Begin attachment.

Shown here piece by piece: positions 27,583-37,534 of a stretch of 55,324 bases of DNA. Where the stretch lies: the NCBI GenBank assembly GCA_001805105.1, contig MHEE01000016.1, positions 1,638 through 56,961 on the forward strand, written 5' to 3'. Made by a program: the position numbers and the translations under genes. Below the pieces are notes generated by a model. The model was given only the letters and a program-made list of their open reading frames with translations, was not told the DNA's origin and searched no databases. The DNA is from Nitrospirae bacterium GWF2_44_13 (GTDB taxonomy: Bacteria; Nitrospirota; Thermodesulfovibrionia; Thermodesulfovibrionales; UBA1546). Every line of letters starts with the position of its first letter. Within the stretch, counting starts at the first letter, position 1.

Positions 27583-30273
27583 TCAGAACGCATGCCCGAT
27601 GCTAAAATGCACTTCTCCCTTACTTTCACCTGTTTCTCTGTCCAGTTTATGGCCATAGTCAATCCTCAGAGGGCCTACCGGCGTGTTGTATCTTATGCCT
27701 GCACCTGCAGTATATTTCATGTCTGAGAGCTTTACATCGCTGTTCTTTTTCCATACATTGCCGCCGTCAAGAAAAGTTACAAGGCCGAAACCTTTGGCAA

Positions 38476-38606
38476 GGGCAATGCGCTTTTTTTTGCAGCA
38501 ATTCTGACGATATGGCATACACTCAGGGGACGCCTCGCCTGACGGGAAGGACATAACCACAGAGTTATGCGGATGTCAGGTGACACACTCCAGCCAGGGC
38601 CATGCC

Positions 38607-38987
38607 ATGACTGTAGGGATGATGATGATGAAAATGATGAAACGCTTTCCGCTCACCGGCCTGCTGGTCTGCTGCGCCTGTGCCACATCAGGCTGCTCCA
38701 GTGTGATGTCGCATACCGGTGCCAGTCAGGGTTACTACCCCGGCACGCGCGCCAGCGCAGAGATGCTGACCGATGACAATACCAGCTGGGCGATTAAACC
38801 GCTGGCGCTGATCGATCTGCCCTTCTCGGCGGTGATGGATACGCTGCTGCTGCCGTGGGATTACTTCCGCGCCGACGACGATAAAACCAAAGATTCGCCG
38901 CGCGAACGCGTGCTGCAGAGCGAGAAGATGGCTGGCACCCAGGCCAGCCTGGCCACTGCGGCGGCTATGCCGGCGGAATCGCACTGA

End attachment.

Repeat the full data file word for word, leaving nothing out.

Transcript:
Shown here piece by piece: positions 27,583-37,534 of a stretch of 55,324 bases of DNA. Where the stretch lies: the NCBI GenBank assembly GCA_001805105.1, contig MHEE01000016.1, positions 1,638 through 56,961 on the forward strand, written 5' to 3'. Made by a program: the position numbers and the translations under genes. Below the pieces are notes generated by a model. The model was given only the letters and a program-made list of their open reading frames with translations, was not told the DNA's origin and searched no databases. The DNA is from Nitrospirae bacterium GWF2_44_13 (GTDB taxonomy: Bacteria; Nitrospirota; Thermodesulfovibrionia; Thermodesulfovibrionales; UBA1546). Every line of letters starts with the position of its first letter. Within the stretch, counting starts at the first letter, position 1.

Positions 27583-30273
27583 TCAGAACGCATGCCCGAT
27601 GCTAAAATGCACTTCTCCCTTACTTTCACCTGTTTCTCTGTCCAGTTTATGGCCATAGTCAATCCTCAGAGGGCCTACCGGCGTGTTGTATCTTATGCCT
27701 GCACCTGCAGTATATTTCATGTCTGAGAGCTTTACATCGCTGTTCTTTTTCCATACATTGCCGCCGTCAAGAAAAGTTACAAGGCCGAAACCTTTGGCAA

Positions 38476-38606
38476 GGGCAATGCGCTTTTTTTTGCAGCA
38501 ATTCTGACGATATGGCATACACTCAGGGGACGCCTCGCCTGACGGGAAGGACATAACCACAGAGTTATGCGGATGTCAGGTGACACACTCCAGCCAGGGC
38601 CATGCC

Positions 38607-38987
38607 ATGACTGTAGGGATGATGATGATGAAAATGATGAAACGCTTTCCGCTCACCGGCCTGCTGGTCTGCTGCGCCTGTGCCACATCAGGCTGCTCCA
38701 GTGTGATGTCGCATACCGGTGCCAGTCAGGGTTACTACCCCGGCACGCGCGCCAGCGCAGAGATGCTGACCGATGACAATACCAGCTGGGCGATTAAACC
38801 GCTGGCGCTGATCGATCTGCCCTTCTCGGCGGTGATGGATACGCTGCTGCTGCCGTGGGATTACTTCCGCGCCGACGACGATAAAACCAAAGATTCGCCG
38901 CGCGAACGCGTGCTGCAGAGCGAGAAGATGGCTGGCACCCAGGCCAGCCTGGCCACTGCGGCGGCTATGCCGGCGGAATCGCACTGA